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Uninsured rate falls to almost 9 percent
According to a new report from the CDC’s National Health Interview Survey, a little more than 28 million people, or 8.8 percent of the U.S. population, were uninsured at the end of the first three months of this year. About 48 million people — or 16 percent of Americans — were uninsured when the Affordable Care Act passed in 2010. These numbers show little to no difference from last year, barely dropping from the 9 percent uninsured rate in the same period of 2016. While this shows Americans remained insured through the uncertainty around the ACA, it also reveals a plateau in the number of insured in the country.
Governors come up with bipartisan plan
Govs. John Kasich (R-OH) and John Hickenlooper (D-CO) have drafted a bipartisan proposal to stabilize the ACA markets. The Governors hope to release details of their plan later this week after first sharing it with a bipartisan group of governors who opposed the repeal of the ACA. Hickenlooper is slated to testify along with other governors at the U.S. Senate Committee on Health, Education, Labor and Pensions (HELP) hearing on ACA stabilization next week.
Voters support Medicaid work requirements
Fifty-one percent of registered voters support job requirements for Medicaid eligibility, while 37 percent said they oppose the idea. No state Medicaid program currently includes work requirements, but the Administration is reviewing waiver applications from Arizona, Indiana, Kentucky and Pennsylvania that would require enrollees to work a certain number of hours per week or be enrolled in an educational, job training or employment search program. According to experts, only a small number of people would be impacted by work requirements, as most beneficiaries belong to a family with at least one worker, have a disability or care for a family member.
Advanced Alternative Payment Models near requirement deadline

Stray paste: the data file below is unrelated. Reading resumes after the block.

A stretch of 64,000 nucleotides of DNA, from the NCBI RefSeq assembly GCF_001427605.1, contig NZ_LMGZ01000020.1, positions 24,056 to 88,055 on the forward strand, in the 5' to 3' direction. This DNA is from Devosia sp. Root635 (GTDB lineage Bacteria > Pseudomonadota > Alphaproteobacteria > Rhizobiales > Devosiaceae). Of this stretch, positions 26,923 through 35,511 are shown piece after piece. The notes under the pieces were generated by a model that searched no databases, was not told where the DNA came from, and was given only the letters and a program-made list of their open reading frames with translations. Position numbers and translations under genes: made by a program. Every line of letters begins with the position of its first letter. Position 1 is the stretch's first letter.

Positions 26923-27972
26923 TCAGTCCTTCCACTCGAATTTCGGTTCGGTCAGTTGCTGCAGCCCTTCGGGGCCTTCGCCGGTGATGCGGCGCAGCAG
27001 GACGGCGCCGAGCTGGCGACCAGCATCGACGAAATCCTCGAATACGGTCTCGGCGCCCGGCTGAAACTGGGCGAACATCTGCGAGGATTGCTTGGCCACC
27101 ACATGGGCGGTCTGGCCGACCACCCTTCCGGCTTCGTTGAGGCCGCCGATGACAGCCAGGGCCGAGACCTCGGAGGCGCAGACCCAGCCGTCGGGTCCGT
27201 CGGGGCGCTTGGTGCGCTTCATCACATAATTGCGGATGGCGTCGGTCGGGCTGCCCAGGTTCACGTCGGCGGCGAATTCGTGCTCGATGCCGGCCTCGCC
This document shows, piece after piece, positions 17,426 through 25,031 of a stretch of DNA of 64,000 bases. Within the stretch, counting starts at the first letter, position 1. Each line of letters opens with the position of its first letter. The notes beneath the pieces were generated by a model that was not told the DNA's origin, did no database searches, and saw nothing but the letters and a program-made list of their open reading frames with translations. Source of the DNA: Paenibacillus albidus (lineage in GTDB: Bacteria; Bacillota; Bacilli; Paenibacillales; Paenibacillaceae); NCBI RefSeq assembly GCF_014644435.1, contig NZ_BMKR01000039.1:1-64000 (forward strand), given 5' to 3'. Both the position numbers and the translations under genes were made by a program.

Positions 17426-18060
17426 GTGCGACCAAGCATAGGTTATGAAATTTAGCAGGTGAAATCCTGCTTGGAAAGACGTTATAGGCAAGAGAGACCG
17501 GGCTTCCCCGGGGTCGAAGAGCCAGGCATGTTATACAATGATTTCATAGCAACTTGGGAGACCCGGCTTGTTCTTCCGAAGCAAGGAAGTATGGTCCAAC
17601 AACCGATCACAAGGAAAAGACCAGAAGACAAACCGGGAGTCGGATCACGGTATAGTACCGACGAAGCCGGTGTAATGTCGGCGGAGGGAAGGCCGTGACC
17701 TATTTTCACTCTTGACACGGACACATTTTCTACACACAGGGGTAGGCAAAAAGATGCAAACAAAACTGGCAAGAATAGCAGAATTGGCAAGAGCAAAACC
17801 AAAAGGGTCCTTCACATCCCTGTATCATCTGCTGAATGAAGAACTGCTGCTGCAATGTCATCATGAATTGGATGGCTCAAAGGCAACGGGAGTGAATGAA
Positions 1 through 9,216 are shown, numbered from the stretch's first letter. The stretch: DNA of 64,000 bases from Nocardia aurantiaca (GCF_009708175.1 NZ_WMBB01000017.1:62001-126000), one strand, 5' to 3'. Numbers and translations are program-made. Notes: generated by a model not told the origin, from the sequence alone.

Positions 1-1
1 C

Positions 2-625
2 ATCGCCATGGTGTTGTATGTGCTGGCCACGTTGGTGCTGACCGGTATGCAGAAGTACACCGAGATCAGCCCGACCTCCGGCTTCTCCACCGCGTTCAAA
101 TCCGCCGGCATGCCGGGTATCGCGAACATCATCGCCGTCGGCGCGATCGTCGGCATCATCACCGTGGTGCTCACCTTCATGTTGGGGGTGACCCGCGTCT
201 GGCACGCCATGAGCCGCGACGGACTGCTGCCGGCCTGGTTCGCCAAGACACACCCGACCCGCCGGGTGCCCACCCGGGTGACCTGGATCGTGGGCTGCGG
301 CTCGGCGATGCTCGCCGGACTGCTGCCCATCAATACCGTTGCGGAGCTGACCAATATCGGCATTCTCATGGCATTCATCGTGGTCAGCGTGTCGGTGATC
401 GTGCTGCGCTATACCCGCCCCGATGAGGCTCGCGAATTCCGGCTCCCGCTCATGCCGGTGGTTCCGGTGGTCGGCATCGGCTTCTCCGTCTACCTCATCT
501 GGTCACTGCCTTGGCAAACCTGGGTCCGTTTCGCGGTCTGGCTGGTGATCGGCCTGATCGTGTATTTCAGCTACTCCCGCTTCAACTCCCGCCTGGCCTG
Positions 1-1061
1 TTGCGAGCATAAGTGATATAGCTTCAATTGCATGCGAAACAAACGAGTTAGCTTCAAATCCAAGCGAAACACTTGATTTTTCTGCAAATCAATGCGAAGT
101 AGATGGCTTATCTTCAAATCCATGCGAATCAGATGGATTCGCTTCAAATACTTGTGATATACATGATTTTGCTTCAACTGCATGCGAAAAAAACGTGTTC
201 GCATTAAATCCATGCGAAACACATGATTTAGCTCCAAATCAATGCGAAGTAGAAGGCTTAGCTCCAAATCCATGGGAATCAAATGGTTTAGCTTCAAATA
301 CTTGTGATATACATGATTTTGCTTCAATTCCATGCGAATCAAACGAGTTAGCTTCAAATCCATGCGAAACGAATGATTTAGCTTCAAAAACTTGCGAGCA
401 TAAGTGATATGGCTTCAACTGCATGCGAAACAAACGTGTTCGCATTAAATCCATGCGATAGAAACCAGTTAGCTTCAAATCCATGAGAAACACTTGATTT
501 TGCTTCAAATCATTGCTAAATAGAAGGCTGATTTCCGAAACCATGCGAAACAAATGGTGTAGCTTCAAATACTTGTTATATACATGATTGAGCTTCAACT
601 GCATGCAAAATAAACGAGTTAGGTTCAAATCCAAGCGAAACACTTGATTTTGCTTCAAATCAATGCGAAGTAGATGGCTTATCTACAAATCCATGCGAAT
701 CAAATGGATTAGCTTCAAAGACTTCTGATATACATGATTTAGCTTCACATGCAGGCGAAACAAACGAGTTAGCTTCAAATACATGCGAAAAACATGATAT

Providers using Advanced Alternative Payment Models (APMs) must meet a set of requirements outlined by CMS by the end of August, or they will see a reduction in their 2019 Medicare payments. Those clinicians and providers that do meet the requirements will gain access to incentive payments as qualifying APMs, while those that fall short will be moved into a merit-based incentive payment system for the 2017 and 2019 payment years. The APM requirements are part of MACRA’s strategy to encourage physicians to provide optimal and efficient care.
CMS to cut federal funding for Medicaid DSH payments starting in October
CMS plans to cut billions in federal funding that helps hospitals with uncompensated care costs. Without the funding, hospitals may stop initiatives to improve care for Medicaid enrollees or scale back the number of Medicaid patients. The ACA requires that CMS cut Medicaid Disproportionate Share Hospital (DSH) payments by $43 billion from fiscal 2018 through 2025. There is concern that the new formula does not take into account the shortfall between Medicaid payment rates and actual cost of care. These cuts are slated to start October 1.
In 2018: More Medicaid patients and more revenue in Chicago’s county health system
Chicago-based Cook County Health & Hospital System’s Medicaid contract CountyCare is expected to generate more than $1 billion this fiscal year. The system will by relying on this revenue as its expenses are expected to climb about 24 percent, totaling more than $2 billion. This higher spending is mostly due to a projected boost in CountyCare enrollment, part of Gov. Bruce Rauner’s overhaul of a Medicaid cost-saving initiative, which further privatizes Medicaid programs. Cook County Health is one of the largest public hospital systems in the nation.